Somali poets and musicians have a played a major role in several aspects of society, including the protests of the 1950s that challenged the regimes of corrupt local and colonial powers. In the wake of independence from British and Italian rule in 1960, the newly established Republic of Somalia recognized the power of artists’ voices and formed several government-supported music and dance troupes to forge the regime’s national vision. Among them was the Waaberi Group. Waaberi, meaning “Dawn,” featured the most talented singers, musicians, and dancers in the country. Singers performed with live instrumentation, highlighting the importance of live music in the Somali tradition.
1970’s - Civil War
The 70s and 80s were an especially fertile and innovative period in the history of Somali music. The global rise of funk and disco brought in horns, guitars, and keyboards for a funky, pop sound, giving rise to a booming night club scene in Mogadishu and Hargeisa. Despite these global influences, Somali music remained uniquely its own, with a continued emphasis on poetic lyrics and deep roots in traditional musical forms. A number of traditional instruments, namely the reeme (roaring drum), shagal (metal hoe-blades), shunuuf (ankle rattles), shambal (wooden clappers), malkad (flute), and sumaari (double clarinet), while often reproduced on keyboard synthesizers, are sounds that continue to shape Somali music today.
As political instability increased in Somalia, artists’ lives were among the first to be impacted. As vocal leaders who often spoke out against corruption and oppression, their lives were in danger and their work was censored. When civil war broke out in 1991, many artists and families fled Somalia. The chaos and instability that has reigned in the decades since has nearly destroyed much of the country’s music traditions. Live performances and instrumentation, once so central to the practice of Somali music, has suffered the most in the wake of this conflict.
Today, Somali music flourishes around the globe as Somali musicians of the diaspora build careers in other areas of Africa, the United States, Canada, the UK, and across Scandinavia. Among these are Cherrie, Amaal Nuux, and FAARROW, all young women artists of Somali descent who live and work around the world. Cherrie is a Swedish rap, soul, and pop artist whose parents left Somalia to escape the civil war. Amaal Nuux and FARROW’s sisters Siham and Iman Hashi moved from their birthplace Mogadishu to Canada and have made their careers as soul and pop artists.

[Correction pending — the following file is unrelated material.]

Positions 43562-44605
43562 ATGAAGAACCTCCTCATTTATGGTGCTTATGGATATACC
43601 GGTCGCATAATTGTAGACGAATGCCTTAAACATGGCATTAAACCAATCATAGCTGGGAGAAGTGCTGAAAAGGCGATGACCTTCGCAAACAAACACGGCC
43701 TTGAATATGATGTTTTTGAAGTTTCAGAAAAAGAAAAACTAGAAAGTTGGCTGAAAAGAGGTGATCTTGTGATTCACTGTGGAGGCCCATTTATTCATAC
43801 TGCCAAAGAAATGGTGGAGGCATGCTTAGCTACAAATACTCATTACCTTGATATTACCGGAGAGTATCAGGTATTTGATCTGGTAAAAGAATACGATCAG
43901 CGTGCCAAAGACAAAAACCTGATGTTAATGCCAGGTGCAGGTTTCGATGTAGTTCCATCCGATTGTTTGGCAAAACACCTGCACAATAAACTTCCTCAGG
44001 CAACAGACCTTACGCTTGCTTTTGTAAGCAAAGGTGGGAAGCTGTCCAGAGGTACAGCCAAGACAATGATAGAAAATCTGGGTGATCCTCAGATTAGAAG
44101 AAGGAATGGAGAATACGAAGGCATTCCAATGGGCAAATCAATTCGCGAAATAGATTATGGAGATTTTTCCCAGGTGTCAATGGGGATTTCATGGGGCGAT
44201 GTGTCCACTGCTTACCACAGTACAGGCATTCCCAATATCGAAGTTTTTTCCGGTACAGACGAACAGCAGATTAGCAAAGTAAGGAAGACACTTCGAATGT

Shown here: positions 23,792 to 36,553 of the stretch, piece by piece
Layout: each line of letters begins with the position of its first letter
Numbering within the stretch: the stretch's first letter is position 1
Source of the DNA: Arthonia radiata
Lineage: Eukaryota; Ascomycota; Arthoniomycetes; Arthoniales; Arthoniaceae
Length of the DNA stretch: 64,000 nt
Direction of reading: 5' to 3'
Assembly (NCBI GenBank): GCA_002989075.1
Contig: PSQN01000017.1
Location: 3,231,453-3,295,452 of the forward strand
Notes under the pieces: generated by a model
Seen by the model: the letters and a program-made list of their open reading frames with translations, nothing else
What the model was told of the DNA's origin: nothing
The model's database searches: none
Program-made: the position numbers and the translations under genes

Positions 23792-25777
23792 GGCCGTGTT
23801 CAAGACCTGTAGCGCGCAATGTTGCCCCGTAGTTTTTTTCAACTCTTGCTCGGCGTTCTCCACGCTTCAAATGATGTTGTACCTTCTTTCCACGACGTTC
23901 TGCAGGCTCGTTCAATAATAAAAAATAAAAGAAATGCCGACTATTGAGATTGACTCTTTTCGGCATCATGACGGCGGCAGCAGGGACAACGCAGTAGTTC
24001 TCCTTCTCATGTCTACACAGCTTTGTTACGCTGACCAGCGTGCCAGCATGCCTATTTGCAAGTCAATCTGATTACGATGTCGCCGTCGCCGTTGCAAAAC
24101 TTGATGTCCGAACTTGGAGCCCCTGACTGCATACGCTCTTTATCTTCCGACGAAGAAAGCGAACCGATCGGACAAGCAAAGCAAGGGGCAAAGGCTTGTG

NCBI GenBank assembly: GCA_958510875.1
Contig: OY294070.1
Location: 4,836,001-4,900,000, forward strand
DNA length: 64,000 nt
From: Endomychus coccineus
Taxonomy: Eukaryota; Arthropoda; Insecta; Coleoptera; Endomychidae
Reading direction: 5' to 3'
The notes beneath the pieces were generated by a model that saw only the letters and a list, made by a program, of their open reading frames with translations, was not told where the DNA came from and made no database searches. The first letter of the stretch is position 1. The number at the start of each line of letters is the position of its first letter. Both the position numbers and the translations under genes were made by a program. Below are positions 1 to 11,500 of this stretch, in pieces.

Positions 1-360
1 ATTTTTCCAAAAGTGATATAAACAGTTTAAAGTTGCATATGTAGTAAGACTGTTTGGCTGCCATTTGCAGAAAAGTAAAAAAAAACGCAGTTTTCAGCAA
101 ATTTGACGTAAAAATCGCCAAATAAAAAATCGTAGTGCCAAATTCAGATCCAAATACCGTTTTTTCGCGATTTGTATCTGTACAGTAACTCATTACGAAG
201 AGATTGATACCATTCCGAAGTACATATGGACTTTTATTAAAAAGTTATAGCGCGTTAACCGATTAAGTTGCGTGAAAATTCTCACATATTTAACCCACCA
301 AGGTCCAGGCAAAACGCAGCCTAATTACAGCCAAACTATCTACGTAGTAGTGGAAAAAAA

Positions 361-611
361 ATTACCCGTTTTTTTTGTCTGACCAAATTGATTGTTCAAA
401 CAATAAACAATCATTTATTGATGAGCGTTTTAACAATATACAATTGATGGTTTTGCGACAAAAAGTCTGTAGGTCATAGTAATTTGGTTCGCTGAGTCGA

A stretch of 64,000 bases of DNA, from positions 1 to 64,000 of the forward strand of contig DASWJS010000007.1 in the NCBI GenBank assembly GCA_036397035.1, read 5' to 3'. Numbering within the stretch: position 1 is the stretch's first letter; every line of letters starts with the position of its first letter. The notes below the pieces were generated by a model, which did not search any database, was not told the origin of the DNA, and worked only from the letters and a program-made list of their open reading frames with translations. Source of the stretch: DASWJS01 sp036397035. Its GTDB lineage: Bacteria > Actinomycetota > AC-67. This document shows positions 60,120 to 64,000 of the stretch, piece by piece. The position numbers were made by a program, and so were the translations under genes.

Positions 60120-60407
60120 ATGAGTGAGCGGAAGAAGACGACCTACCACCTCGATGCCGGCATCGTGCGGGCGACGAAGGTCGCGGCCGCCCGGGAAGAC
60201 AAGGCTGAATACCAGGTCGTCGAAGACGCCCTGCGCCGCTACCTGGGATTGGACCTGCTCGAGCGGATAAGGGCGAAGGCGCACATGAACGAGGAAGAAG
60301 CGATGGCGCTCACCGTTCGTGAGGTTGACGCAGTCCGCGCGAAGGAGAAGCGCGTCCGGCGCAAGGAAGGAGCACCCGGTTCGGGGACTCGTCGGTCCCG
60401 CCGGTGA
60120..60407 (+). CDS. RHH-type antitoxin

In the international diaspora, most Somali singers work with Somali producers to create electronic backing tracks that they take on tour or to perform weddings and cultural events. There are very few live Somali bands anywhere in the world, though FARROW’s recent collaboration with Astralblak is contributing the slow revival of live performances. The emergence of YouTube in the early 2000s has created a platform for these artists to share their music publicly, freely, and throughout the world, without the need for a market-based industry to record and distribute their work. Many artists forgo albums to release singles through videos on YouTube and independently promote their work through social media channels. The most popular artists’ videos receive hundreds of thousands of views practically overnight and are growing a global audience for Somali music
Midnimo Means Unity
Somalis in Minnesota
Minnesota has become home to North America’s largest Somali diaspora community . The evidence of a thriving Somali community is visible around the Twin Cities, from North America’s only museum dedicated to Somali culture on Lake Street, the Somali Museum of Minneapolis, to The Cedar’s own neighborhood that has been nicknamed “Little Mogadishu.”
What is Midnimo?
Midnimo, the Somali word for "unity," is a program that brings Somali musicians from around the world to Minnesota for residencies and events that increase understanding of Somali culture through music. Launched in Minneapolis in 2014 by The Cedar and Augsburg College, the program has now grown throughout the state in partnership with Minnesota State University, Mankato Department of Music Performance Series and The Paramount Center for the Arts in St. Cloud.
FAARROW in Minnesota
Faarrow has spent the last month in residency with Midnimo in the Twin Cities, creating and connecting with the surrounding Somali community. Catch them live at The Cedar this Friday, April 5th!
FAARROW is currently in Minneapolis for a Midnimo residency, and will be performing at The Cedar on April 5th. Learn more about the sisters, their sound, and their message, and get tickets for their show here!
Midnimo, a Cedar program that features the world's leading Somali musical artists in the form of month-long residencies, presents FAARROW, the project of sisters Iman and Siham Hashi. FAARROW’s sound fuses African rhythms with modern production resulting in a drum-heavy fusion of hip-hop and pop music. For their show in Minneapolis, FAARROW will be joined by live backing band Astralblak for an incredible night of contemporary Somali music.